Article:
On 3), why must we automatically place such a huge responsibility on grandparents? Don’t they deserve rest? In our eyes, our expectations from grandparents were to engage, play and interact with baby. Till about 6 months, when our baby was not so mobile, our parents helped with meals, bath time and what not! Once our baby started crawling, walking, and running, it was a challenge for the grandparents to keep up the energy, so we ensured that as parents, we completely take care of meals, diapering and bath time. This guaranteed that the only thing grandparents had to do was play and enjoy their time with their grandson. They did help hugely with cooking and house chores, but we were pretty sure that taking care of an active baby 24*7 all the time while we were away at work would leave them drained.
On 4), if we allowed our world to be rules by the “what ifs”, would be ever get anywhere? Before our son was born, there a different set of what-ifs thrown at us since our parents were not able to travel to be with us during delivery and the newborn days, thanks to the pandemic:
- What if you both can’t take care of baby alone?
- What if you both become very tired and can’t rest?
- What if you don’t know how to handle a baby?
These are some questions we paid little attention to and moved on, eventually managing the newborn days as well on our own being well-informed and prepared. If the baby does not like or adapt well to day care, we would have to find the root cause and address it. We were sure we would cross that bridge when we get there!
On 5), can we stop judging mothers for their choices? Be it whether to breastfeed or formula feed, use a disposable diaper or cloth diaper, hire a nanny or send to day care, wean traditionally or follow baby-led weaning, quit work or work after baby – the list is endless. A mother continuing to pursue her dreams after having a baby doesn’t make her any less of a mother. Working after having a baby is an act of constantly shifting priorities. If my baby is sick one day, I am going to be with him 100% and offer all my care and support. If an urgent and important business meeting requires my presence, I may pick up my baby from day care a bit later. Constantly shifting attention between personal and professional life is no mean feat. Mothers need support, more than opinions from others! A little kindness goes a long way.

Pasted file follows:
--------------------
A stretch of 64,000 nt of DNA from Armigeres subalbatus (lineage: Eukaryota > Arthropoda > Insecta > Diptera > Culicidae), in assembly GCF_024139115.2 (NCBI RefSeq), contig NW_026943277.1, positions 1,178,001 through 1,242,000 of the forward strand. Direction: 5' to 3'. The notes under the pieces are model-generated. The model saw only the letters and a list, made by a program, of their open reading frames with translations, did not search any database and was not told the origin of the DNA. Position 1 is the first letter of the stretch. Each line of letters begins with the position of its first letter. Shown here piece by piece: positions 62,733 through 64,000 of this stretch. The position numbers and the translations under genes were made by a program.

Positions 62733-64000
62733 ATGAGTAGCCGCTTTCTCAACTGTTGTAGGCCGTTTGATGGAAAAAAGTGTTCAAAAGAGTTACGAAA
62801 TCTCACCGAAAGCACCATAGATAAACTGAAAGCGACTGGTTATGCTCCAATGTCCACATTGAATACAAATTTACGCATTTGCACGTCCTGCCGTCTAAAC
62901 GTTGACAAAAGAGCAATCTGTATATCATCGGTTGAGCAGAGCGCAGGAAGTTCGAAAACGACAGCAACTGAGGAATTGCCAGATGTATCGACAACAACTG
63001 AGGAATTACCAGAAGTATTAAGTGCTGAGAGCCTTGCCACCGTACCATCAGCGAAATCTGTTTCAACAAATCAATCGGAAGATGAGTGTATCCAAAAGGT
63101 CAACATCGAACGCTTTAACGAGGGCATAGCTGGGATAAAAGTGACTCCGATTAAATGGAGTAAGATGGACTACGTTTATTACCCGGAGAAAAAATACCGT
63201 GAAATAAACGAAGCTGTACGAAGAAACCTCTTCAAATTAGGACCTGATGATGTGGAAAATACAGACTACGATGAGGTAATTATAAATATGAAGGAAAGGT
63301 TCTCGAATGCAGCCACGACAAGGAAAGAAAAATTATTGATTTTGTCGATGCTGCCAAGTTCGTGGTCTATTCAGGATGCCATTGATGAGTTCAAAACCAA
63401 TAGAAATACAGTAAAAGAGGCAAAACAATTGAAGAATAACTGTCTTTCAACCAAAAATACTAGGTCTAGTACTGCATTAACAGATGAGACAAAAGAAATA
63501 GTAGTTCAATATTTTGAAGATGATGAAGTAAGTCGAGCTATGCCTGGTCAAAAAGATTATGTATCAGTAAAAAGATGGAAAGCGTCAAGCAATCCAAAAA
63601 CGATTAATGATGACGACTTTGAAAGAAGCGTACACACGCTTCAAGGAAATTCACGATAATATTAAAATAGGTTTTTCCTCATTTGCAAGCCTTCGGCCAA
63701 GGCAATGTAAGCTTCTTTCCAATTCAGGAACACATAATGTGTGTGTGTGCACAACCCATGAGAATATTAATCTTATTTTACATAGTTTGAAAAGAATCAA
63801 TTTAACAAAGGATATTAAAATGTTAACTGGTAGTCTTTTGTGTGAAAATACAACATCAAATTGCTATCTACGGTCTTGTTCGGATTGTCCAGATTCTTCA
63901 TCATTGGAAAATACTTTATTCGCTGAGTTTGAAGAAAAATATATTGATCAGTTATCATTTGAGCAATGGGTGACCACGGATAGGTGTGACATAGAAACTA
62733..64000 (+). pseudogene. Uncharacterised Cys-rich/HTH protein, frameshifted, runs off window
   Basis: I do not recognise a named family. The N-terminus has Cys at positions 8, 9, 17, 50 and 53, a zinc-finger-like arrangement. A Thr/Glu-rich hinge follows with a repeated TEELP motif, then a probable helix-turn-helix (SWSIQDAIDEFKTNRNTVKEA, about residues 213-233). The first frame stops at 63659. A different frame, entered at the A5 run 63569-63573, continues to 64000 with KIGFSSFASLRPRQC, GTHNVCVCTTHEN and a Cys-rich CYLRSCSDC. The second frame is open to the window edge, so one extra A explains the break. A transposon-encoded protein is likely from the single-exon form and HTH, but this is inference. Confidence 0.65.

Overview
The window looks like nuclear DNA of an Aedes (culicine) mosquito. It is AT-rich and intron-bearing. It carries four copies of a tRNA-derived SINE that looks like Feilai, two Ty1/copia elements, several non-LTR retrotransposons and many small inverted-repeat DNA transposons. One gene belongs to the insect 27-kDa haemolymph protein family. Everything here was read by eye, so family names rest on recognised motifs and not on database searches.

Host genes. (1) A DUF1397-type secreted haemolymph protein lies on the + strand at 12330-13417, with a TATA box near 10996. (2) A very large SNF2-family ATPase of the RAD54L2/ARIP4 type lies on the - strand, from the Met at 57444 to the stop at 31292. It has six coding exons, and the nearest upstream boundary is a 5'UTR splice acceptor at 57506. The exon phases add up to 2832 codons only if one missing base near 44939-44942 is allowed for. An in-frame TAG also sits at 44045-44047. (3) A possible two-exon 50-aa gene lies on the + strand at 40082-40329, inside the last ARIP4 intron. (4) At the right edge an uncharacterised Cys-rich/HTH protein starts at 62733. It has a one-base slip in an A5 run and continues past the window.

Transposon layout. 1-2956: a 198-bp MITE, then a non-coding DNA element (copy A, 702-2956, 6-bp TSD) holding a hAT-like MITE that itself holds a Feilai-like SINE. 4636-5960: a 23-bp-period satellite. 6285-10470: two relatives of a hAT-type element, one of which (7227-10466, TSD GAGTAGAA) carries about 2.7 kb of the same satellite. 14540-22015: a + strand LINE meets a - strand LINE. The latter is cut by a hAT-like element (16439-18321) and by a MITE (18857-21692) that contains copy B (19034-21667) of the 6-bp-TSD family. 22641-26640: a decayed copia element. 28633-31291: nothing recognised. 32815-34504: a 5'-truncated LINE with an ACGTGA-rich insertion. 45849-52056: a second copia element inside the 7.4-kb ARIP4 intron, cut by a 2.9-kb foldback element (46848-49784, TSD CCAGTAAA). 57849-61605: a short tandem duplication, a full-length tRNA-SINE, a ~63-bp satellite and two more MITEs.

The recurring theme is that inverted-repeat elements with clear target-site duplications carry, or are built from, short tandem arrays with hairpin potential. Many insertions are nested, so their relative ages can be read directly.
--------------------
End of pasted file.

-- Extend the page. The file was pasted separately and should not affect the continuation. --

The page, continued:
Back to the day in July – my husband and I rushed to get everything ready while our son played in his corner. We reached day care and I swallowed a huge lump in my throat. This would be the first time I trust strangers with my baby (albeit very well trained and caring ones, namely the day care staff). Looks like this was going be harder for me than my baby! The day care staff gently took our baby. He didn’t cry (he was not yet aware he would be spending the day there). I fought back tears and quickly walked out, knowing he was OK. The day care would send us updates through their app. Back home, we learnt he was doing alright – playing and drinking milk. Of course, he searched for us now and then but did well for his first day! As the months flew, there were days where he had separation anxiety and would cry the minute we reached the day care doorstep. Over time, this got better and now he really enjoys his time at day care, as they have tons of engaging activities for him. He now knows we will come for him in the evening and this reunion is the best part of our day, every day!